Greenlaw: Mainers need to repeal school consolidation for good of all


Skip Greenlaw

Why should all Mainers care about voting Yes on Question 3 to repeal the school consolidation law? Because we have a long and proud history of caring about each other, whether we live in Kittery, Fort Kent, Jackman, Eastport or anywhere in between. As they say: "United we stand, divided we fall."

We all understand that our schools are the fabric which brings us together as a community regardless of size. A significant number of communities feel threatened by this law. Hopefully, we shall all come to their rescue to repeal the school consolidation law.

The following is a summary of the most important reasons why we must repeal the school consolidation law.

  • The law does not treat everyone the same. There are 65 districts, representing 55 percent of the state's enrollment, that were not forced to consolidate because of size, location or other special dispensations granted by the Department of Education. Yet more than 125 districts were ordered to face consolidation. Those districts that rejected consolidation are now facing $5 million in penalties.
  • Repealing the law will not cost any money, but keeping it on the books will.
  • A review of all available information reveals that there is no net cost savings to consolidation. In fact, many people believe that, when collective bargaining agreements are finalized, consolidation will cost more money that it saves.
  • Five Town CSD in the Camden area, for example, estimates its salary costs would go up by $420,000 if they forced to consolidate. In the Brewer area, the estimate is closer to $2 million. Why is the state trying to force districts to do the wrong thing for their taxpayers?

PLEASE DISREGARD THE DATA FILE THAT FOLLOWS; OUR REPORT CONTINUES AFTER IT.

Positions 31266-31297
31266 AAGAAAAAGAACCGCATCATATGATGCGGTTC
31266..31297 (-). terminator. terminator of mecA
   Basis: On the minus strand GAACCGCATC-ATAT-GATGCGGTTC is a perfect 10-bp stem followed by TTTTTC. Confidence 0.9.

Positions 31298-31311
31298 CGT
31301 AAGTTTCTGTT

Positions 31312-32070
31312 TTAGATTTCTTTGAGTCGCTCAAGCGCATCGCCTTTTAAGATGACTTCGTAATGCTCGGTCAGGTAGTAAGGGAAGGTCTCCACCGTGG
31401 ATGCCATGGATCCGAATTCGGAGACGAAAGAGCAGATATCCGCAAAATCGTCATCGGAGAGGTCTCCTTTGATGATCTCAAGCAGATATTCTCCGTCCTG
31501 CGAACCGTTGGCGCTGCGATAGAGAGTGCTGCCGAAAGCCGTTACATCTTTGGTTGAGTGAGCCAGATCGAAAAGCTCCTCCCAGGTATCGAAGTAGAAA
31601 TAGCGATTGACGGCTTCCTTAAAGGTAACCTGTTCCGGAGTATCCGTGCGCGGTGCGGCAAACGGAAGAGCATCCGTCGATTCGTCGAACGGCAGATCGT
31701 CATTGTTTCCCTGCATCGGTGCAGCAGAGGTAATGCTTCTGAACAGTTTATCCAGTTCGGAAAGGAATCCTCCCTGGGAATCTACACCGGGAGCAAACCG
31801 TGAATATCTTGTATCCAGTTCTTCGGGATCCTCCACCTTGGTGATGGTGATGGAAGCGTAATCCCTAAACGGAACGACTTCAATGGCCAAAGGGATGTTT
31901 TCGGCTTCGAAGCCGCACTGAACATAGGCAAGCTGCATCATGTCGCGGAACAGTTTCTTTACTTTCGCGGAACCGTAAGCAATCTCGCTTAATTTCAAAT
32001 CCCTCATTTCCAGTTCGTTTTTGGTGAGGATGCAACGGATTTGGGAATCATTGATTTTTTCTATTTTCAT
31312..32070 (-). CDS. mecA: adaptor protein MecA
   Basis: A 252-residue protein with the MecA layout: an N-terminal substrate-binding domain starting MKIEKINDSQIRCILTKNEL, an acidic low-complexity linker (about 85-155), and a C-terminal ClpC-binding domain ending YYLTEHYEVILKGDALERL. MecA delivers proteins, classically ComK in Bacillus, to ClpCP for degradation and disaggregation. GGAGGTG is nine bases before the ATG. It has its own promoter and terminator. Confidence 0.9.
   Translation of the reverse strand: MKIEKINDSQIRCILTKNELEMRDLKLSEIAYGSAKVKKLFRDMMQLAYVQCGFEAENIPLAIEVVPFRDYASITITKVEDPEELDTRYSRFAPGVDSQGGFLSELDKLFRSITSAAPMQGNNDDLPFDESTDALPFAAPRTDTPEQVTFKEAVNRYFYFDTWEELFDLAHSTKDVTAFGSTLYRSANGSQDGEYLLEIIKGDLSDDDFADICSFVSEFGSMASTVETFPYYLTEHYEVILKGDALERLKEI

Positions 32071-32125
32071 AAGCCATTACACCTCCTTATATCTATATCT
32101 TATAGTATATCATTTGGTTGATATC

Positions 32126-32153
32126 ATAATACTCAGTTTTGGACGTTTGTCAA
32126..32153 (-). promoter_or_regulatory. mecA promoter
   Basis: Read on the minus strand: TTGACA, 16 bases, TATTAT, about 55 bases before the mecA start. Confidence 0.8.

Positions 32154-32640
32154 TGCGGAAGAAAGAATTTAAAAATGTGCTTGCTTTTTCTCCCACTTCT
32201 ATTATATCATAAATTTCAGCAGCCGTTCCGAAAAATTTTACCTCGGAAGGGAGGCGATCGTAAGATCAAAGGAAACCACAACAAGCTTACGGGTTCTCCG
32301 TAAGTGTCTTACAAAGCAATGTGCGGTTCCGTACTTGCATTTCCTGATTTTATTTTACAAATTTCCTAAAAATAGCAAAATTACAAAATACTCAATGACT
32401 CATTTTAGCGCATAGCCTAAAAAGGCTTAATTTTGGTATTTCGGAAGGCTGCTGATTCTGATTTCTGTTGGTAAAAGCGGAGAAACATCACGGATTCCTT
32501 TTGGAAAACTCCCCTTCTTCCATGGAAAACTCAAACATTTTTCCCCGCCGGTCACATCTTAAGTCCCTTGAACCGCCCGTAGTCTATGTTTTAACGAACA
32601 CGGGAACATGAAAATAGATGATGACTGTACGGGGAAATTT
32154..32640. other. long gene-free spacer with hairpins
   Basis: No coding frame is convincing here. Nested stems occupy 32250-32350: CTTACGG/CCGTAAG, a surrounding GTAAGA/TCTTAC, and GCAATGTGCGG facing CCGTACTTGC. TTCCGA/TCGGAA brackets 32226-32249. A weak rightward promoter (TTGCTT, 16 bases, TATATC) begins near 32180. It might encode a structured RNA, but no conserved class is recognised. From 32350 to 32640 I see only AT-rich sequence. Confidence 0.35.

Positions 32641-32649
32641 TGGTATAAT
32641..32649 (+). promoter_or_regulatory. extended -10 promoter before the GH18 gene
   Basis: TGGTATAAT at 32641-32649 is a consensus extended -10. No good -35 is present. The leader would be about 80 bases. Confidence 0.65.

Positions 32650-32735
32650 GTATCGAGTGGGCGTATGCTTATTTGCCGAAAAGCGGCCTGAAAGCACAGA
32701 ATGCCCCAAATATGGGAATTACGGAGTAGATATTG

• Loss of local control is just starting to hit home for those 26 new regions that were formed under the mandate, yet there is no way to get out of a consolidated district once you're in. In SAD 38 (Etna & Dixmont) that loss of control has meant the loss of school choice for high school students. In other communities, it has meant tax shifts that are forcing up property taxes by as much as 25 to 30 percent.
  • People throughout Maine should recognize and honor the votes of over 125 districts that rejected consolidation. Large school systems will not meet the needs of eastern and northern Maine.

Augusta never asked superintendents and school boards to find ways to reduce spending on our schools through cooperation. Instead, they enacted this mandatory law with the hope that it would save money. This law will not produce any savings and despite what the opponents of repeal say, Voting Yes on Question 3 will not cost any money. It will save money in the long run.

School districts will continue to work with the governor and legislature to accomplish the goal "of living within our means". However, it is unnecessary to destroy school governance in the process.

It is very important for all Maine voters to stand shoulder to shoulder with residents of Maine communities that are going to be penalized for voting their conscience and repeal this unacceptable law. Think for a minute how aggrieved you would feel if you lived in one of these communities. Please vote YES on Question 3 to repeal the school consolidation law. Then we can all return to the most important job of educating our children.


Skip Greenlaw is chair of the Maine Coalition to Save Schools which collected 61,193 signatures to place the repeal of the school consolidation law on the ballot. Visit their website -